Page 47 - Fort Gilkicker
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Fort Gilkicker                                                                                  Solent Papers No.5


           The early 1900s                                    Monckton, Gilkicker, Elson, Brockhurst, Grange,
           By 1904 the last of the smooth bore coast defence  Lumps and Horse Sand.
           guns were relegated to saluting purposes and the
           remaining Rifled Muzzle Loading and early Rifled   Living in the fort : 1906-1909
           Breech Loading guns were declared obsolete. The    In 1906, an ‘Old Soldier’, James McKnight of the
           Owen Committee report of 1905 stated that the      Hampshire Regiment, returned from India and was
           heavy armament of Gilkicker, Stokes Bay and        quartered in Fort Gilkicker with his wife and
           Browndown were only of use against ships that had  daughters. He was still in uniform and was employed
           forced the outer defences and such ships would be  as a lamp man. The family occupied a living room
                              Preview
           deterred by the inevitable damage they would incur.  and two bedrooms  in the barrack block to the east of
           The 9.2 inch guns at Gilkicker and Browndown were  the entrance tunnel. Another family called Owen
           therefore superfluous. The 6 inch guns were also   occupied the quarter next to them. One of the
           superfluous and ineffective for much the same      daughters, Mrs. Margaret Louise McKnight, born in
           reason. The recommendation was that the guns be    October 1898, revisited the fort in October 1988
           removed. A 1906 armament return shows that the     when she was ninety and was able to relate many
           9.2-inch and 6 inch guns were still mounted but to be  incidents that occurred during her childhood stay at
           reduced. Corrections to August 1907 show them as   the fort. The loopholes to the rear of the barrack
           dismounted. In 1908 the Volunteers were abolished  block were put to good use by her mother. She loved
           and the Territorial Force came into being. The Royal  cooking and would place jellies in the loophole to
           Garrison Artillery Coast Artillery Units of the    cool. Mrs. McKnight saw the last soldiers leave the
           Territorial Force were to man the coast defences   fort as the B.L. guns were removed. She remembers
           rapidly and without delay in case of general       seeing a drunken soldier arrested, as he returned
           mobilization. The District Establishment maintained  through the wicket gate, and placed in the guard
           Gilkicker  under ‘care and maintenance’ orders.    room.  The girls played in the gun casemates and
           When war broke out in 1914  the Militia and        Mrs. McKnight described what she called the ‘raised
           Volunteers were again allotted to the coast defences.  stone beds’ on which the soldiers slept in the east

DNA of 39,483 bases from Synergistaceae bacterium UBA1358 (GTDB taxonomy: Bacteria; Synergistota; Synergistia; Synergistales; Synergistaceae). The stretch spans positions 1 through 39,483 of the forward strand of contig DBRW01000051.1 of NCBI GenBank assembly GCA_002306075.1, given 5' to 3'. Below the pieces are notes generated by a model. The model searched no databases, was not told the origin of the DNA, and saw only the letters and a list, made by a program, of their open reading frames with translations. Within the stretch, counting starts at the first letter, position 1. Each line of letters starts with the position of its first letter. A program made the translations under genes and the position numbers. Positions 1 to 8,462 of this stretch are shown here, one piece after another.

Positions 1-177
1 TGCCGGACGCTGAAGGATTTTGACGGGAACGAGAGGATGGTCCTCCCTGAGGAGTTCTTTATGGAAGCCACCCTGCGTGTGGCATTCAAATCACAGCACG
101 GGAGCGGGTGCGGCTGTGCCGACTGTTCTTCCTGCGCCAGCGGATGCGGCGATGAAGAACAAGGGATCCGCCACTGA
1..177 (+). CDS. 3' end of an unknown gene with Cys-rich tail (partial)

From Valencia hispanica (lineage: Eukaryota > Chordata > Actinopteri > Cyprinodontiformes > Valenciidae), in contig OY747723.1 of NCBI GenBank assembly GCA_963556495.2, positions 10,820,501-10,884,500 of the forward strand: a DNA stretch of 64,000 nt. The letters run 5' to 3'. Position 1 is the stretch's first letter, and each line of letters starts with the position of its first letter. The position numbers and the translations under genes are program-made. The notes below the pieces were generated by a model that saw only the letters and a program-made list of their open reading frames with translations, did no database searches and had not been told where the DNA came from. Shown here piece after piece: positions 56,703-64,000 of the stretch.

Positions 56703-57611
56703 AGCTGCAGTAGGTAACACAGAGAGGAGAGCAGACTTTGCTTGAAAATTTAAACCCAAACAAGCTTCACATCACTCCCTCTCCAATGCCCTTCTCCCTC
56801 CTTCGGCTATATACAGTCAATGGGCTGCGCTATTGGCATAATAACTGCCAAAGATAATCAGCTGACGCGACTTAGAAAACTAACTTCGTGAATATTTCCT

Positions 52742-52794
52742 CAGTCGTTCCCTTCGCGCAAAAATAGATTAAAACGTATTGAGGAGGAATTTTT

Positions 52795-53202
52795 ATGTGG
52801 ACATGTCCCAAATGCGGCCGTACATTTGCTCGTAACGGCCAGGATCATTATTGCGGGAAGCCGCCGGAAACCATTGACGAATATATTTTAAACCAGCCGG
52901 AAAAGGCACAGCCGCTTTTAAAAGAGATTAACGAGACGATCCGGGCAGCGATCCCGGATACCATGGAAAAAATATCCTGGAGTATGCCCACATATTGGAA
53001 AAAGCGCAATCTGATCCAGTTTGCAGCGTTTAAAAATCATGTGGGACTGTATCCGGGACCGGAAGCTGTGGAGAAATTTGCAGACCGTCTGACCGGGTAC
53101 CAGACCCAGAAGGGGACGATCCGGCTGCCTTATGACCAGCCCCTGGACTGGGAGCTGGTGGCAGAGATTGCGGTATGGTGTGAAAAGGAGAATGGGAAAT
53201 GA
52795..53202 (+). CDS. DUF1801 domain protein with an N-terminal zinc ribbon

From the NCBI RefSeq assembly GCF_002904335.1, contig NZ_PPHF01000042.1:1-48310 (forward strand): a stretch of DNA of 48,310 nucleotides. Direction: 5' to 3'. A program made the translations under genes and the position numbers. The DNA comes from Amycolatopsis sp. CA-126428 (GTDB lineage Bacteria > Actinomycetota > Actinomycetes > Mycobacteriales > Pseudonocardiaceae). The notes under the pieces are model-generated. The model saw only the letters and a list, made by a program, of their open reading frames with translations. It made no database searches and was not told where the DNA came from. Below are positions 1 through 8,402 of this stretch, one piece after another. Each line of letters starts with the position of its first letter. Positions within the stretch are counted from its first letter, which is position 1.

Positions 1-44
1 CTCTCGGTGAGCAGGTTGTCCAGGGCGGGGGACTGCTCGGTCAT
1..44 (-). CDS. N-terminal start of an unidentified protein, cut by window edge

casemates. By her description these appear to be the
           Searchlights                                       beds for the Crossley generators which must
           In 1892 Fort Monckton was the centre of Submarine  therefore have be fitted prior to 1907.  The girls
           Mining training. A series of buildings called the  attended a nearby garrison school. Mrs. McKnight
           Submarine Mining Establishment was built to the    remembered a rumour of the time that Gilkicker was
           west of Fort Gilkicker, east of Stokes Bay pier. Some  sinking into the sea. The McKnights moved out of
           time after  this time the Royal Engineers built a 60cm  Gilkicker in 1909 leaving it empty.
           narrow gauge railway, for steam and sail driven
           trains from the Establishment to Monckton. It ran  World War One
           eastwards from the Establishment and turned north  During the First World War the Stokes Bay military
           crossing the access road to Gilkicker and on into  railway was used to move stores and troops
           Monckton Hutments north of Fort Monckton. The      undergoing training to and from Monckton Hutments
           Tyne Electrical Engineers were originally Submarine  and Haslar Barracks  from Stokes Bay pier and the
           Miners but after the Navy took over this           Royal Engineers’ School  Electric Lighting. The
           responsibility in 1905 they became  responsible for  whole of the area surrounding Fort Monckton served
           Coast Defence Lights. In 1903 they camped at       as an infantry training ground. Fort Monckton was
           Stokes Bay carrying out mining work at Spithead.   used to house troops undergoing training, including
           They returned again in 1905 and 1906 using Fort    for a period members of the Hampshire Regiment,
           Monckton. By this time they were operating a mobile  and Fort Gilkicker probably  served the same
           90cm. Coast Defence searchlight. They assumed the  purpose. An armament return for 1917 shows that
           position of Second Senior Volunteer Electrical     Gilkicker was briefly armed with a 3-inch 20cwt
           Engineer Unit and again held their camp at Stokes  Quick Fire Anti-Aircraft gun. It was removed the
           Bay in 1907. In 1912 Gosport was the War Station   following year. The 9.2 inch B.L position A2 has an
           for two of their companies. Among the earliest     octagonal concrete pedestal added  to  for this gun.
           extemporised Anti Aircraft  lights manned by the   Another report lists Gilkicker as having a 6pdr
           Tyne Electrical Engineers were ones at Forts       Hotchkis AA gun in 1916. By 1920 a ‘lean-to’



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